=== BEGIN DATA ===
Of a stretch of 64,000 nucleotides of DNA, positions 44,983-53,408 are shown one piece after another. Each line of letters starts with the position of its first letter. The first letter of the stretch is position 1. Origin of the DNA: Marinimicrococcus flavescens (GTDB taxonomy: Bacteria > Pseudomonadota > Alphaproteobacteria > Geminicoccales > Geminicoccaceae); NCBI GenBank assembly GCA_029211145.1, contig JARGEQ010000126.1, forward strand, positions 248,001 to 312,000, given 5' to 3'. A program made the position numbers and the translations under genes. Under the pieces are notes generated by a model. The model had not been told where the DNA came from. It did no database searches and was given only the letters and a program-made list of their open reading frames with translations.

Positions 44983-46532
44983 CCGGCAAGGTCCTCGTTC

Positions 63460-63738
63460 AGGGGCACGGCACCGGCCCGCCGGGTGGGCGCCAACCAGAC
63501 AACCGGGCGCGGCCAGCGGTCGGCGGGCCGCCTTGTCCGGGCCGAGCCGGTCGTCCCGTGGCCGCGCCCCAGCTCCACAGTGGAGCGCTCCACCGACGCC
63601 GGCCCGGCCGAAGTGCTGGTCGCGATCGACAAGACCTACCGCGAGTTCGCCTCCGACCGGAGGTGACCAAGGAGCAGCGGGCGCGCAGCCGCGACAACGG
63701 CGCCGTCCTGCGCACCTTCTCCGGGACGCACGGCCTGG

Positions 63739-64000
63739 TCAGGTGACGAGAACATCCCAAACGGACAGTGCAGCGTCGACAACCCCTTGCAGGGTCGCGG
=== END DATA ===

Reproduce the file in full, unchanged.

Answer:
Of a stretch of 64,000 nucleotides of DNA, positions 44,983-53,408 are shown one piece after another. Each line of letters starts with the position of its first letter. The first letter of the stretch is position 1. Origin of the DNA: Marinimicrococcus flavescens (GTDB taxonomy: Bacteria > Pseudomonadota > Alphaproteobacteria > Geminicoccales > Geminicoccaceae); NCBI GenBank assembly GCA_029211145.1, contig JARGEQ010000126.1, forward strand, positions 248,001 to 312,000, given 5' to 3'. A program made the position numbers and the translations under genes. Under the pieces are notes generated by a model. The model had not been told where the DNA came from. It did no database searches and was given only the letters and a program-made list of their open reading frames with translations.

Positions 44983-46532
44983 CCGGCAAGGTCCTCGTTC

Positions 63460-63738
63460 AGGGGCACGGCACCGGCCCGCCGGGTGGGCGCCAACCAGAC
63501 AACCGGGCGCGGCCAGCGGTCGGCGGGCCGCCTTGTCCGGGCCGAGCCGGTCGTCCCGTGGCCGCGCCCCAGCTCCACAGTGGAGCGCTCCACCGACGCC
63601 GGCCCGGCCGAAGTGCTGGTCGCGATCGACAAGACCTACCGCGAGTTCGCCTCCGACCGGAGGTGACCAAGGAGCAGCGGGCGCGCAGCCGCGACAACGG
63701 CGCCGTCCTGCGCACCTTCTCCGGGACGCACGGCCTGG

Positions 63739-64000
63739 TCAGGTGACGAGAACATCCCAAACGGACAGTGCAGCGTCGACAACCCCTTGCAGGGTCGCGG